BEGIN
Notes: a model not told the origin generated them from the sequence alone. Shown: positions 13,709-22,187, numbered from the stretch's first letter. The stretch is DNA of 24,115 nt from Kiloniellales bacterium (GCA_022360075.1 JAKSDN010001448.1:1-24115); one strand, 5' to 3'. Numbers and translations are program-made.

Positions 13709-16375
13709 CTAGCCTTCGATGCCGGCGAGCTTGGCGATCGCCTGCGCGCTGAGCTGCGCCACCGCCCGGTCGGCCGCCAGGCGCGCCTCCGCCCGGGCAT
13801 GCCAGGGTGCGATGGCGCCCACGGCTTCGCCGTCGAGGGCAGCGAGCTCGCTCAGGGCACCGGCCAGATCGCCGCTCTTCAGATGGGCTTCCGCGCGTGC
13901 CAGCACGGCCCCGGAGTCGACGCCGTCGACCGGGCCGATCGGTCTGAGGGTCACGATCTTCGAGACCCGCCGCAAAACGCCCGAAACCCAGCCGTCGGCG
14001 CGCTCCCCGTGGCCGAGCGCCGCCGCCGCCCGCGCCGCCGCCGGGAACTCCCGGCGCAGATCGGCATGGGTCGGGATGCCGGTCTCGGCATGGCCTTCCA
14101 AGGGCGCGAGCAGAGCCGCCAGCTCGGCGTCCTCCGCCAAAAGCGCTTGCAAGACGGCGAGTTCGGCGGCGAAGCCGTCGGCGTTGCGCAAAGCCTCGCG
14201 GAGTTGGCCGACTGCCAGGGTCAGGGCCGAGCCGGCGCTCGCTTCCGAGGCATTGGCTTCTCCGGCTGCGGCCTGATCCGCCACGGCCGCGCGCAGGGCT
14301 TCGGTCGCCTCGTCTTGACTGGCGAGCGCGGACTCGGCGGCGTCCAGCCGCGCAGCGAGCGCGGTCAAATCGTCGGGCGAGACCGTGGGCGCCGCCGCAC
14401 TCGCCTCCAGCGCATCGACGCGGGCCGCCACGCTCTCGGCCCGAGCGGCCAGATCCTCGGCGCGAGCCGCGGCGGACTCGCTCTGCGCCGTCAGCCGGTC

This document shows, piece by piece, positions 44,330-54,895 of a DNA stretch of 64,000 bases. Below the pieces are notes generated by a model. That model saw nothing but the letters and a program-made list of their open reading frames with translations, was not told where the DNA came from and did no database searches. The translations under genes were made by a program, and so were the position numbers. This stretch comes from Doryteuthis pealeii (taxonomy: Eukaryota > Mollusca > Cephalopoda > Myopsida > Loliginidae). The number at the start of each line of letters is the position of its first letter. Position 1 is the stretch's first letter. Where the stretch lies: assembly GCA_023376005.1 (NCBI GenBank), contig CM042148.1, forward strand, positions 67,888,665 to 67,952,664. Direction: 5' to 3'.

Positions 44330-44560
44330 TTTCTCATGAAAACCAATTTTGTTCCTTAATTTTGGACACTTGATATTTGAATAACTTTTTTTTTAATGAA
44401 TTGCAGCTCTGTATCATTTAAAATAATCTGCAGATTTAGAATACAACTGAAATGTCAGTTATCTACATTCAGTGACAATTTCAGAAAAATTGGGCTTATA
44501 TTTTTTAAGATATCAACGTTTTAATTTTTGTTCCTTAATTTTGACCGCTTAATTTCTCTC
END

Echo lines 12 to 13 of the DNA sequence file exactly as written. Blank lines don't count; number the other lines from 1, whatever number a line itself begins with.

Positions 44330-44560
44330 TTTCTCATGAAAACCAATTTTGTTCCTTAATTTTGGACACTTGATATTTGAATAACTTTTTTTTTAATGAA